Preparing for transition
Who’s Sitting on Your Leadership Bench?
As Baby Boomers continue to exit the workforce, organizations are beginning to feel the impact. While some have been preparing for years, others find themselves struggling to replace critical first-level leaders. In 2016, only 13 percent of organizations surveyed by Gartner indicated they had a strong leadership bench. And in 2018, 45 percent of HR leaders indicated that their succession management process wasn’t producing the leaders they needed.
It’s fairly common for an organization to have a succession plan in place for senior and executive leaders, but there is a missed opportunity if you don’t do the same for first-level leaders like supervisors, team leaders, and managers. People in these roles have a great deal of informal knowledge that goes beyond what is found in training manuals or job aids, including what they’ve learned from doing the work, relationships they’ve built with customers, and the experience gained from efficiently maneuvering through the organization. And while it’s easy to simply promote your most technically qualified candidate, you’d be doing them a disservice if you didn’t invest time and resources in developing their management and leadership skills.
Be sure you have the right processes in place to capture valuable job knowledge so your next generation of leaders are adequately prepared and trained for their future responsibilities.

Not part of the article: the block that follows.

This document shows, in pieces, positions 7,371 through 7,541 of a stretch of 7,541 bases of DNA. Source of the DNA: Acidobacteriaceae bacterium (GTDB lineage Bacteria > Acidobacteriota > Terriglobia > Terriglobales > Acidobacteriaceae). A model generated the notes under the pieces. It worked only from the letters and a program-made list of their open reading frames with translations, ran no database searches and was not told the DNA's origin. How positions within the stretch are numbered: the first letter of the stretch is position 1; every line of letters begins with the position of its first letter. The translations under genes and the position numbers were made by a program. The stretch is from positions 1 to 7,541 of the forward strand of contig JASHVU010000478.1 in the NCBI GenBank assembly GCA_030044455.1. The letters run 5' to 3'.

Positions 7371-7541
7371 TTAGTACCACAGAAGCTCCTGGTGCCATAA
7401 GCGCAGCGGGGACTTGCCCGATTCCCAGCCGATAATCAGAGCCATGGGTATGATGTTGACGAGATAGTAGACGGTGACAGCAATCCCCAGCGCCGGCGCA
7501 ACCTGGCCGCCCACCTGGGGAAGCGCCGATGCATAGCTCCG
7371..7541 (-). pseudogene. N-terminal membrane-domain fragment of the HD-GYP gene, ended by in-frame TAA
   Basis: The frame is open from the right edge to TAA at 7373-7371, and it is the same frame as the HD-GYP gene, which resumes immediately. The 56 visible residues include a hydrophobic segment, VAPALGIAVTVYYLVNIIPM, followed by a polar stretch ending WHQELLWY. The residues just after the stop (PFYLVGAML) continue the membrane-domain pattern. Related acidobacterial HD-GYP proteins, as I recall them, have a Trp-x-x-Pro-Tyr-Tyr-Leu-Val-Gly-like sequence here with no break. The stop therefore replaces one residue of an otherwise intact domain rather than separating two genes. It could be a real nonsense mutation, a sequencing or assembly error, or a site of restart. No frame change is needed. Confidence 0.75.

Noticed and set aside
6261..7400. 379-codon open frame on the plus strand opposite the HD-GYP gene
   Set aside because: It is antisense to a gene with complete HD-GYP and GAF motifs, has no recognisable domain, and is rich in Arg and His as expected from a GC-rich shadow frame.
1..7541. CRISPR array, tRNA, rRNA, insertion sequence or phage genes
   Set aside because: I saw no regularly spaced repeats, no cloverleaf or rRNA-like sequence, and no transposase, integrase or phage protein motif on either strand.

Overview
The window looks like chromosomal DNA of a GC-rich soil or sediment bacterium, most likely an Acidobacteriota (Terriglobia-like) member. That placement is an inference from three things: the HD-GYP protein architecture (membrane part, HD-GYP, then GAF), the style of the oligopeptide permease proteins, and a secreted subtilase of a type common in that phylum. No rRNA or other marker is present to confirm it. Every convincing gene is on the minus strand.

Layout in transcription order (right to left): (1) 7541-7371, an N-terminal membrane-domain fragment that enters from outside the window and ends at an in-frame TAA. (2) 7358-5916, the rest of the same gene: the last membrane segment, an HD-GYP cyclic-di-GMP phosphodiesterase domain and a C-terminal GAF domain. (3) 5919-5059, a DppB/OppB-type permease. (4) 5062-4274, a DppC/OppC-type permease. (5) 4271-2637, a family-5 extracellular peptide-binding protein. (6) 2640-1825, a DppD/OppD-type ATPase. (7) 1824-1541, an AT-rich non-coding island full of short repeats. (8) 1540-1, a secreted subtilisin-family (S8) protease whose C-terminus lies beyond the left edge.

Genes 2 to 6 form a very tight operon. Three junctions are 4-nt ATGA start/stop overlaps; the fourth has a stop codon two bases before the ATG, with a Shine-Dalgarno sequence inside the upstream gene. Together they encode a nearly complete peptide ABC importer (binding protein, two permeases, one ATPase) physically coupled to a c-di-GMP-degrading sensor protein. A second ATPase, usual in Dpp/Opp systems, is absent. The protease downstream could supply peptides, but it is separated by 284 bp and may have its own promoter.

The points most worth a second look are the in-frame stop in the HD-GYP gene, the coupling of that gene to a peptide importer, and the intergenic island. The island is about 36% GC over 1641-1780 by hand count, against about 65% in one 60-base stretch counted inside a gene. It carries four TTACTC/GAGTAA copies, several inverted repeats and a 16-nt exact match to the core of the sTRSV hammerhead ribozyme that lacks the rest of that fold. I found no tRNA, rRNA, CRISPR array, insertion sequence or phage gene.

Look ahead and ask the right questions now
If you have an aging workforce, consider the impact to your organization if you don’t start developing your bench strength now. When you plan your leadership strategy based on projected demand rather than your current supply, you experience more seamless transitions and less disruption to your business. And while the process of creating a thoughtful succession plan and a strong leadership bench may seem daunting, you can take comfort in the knowledge that your organization is prepared for the future.
Begin by scanning your organization and identifying positions that if vacated tomorrow would interrupt critical business functions. Then ask yourself the following questions:
- How many retirements will you have in the next 1 – 5 years?
- Have you identified your key knowledge holders and their potential successors?
- What is your contingency plan should a key role be vacated because someone leaves unexpectedly?
- Are you prepared to maintain operational efficiencies and a competitive advantage as you experience leadership transitions?
Once you’ve determined where the gaps are in your succession plan, you can begin putting plans into motion to develop your future leaders so they’re prepared to leave the bench and step onto the field when the time comes.
Provide future leaders with the right support
It’s crucial that your new leaders are prepared for their future responsibilities. Consider this: When individuals are promoted based primarily on their demonstrated technical proficiencies or because they have tenure, they will likely struggle as leaders. A study by CareerBuilder noted that 26 percent of managers said they weren’t ready to be a leader, and 58 percent indicated that they did not receive training.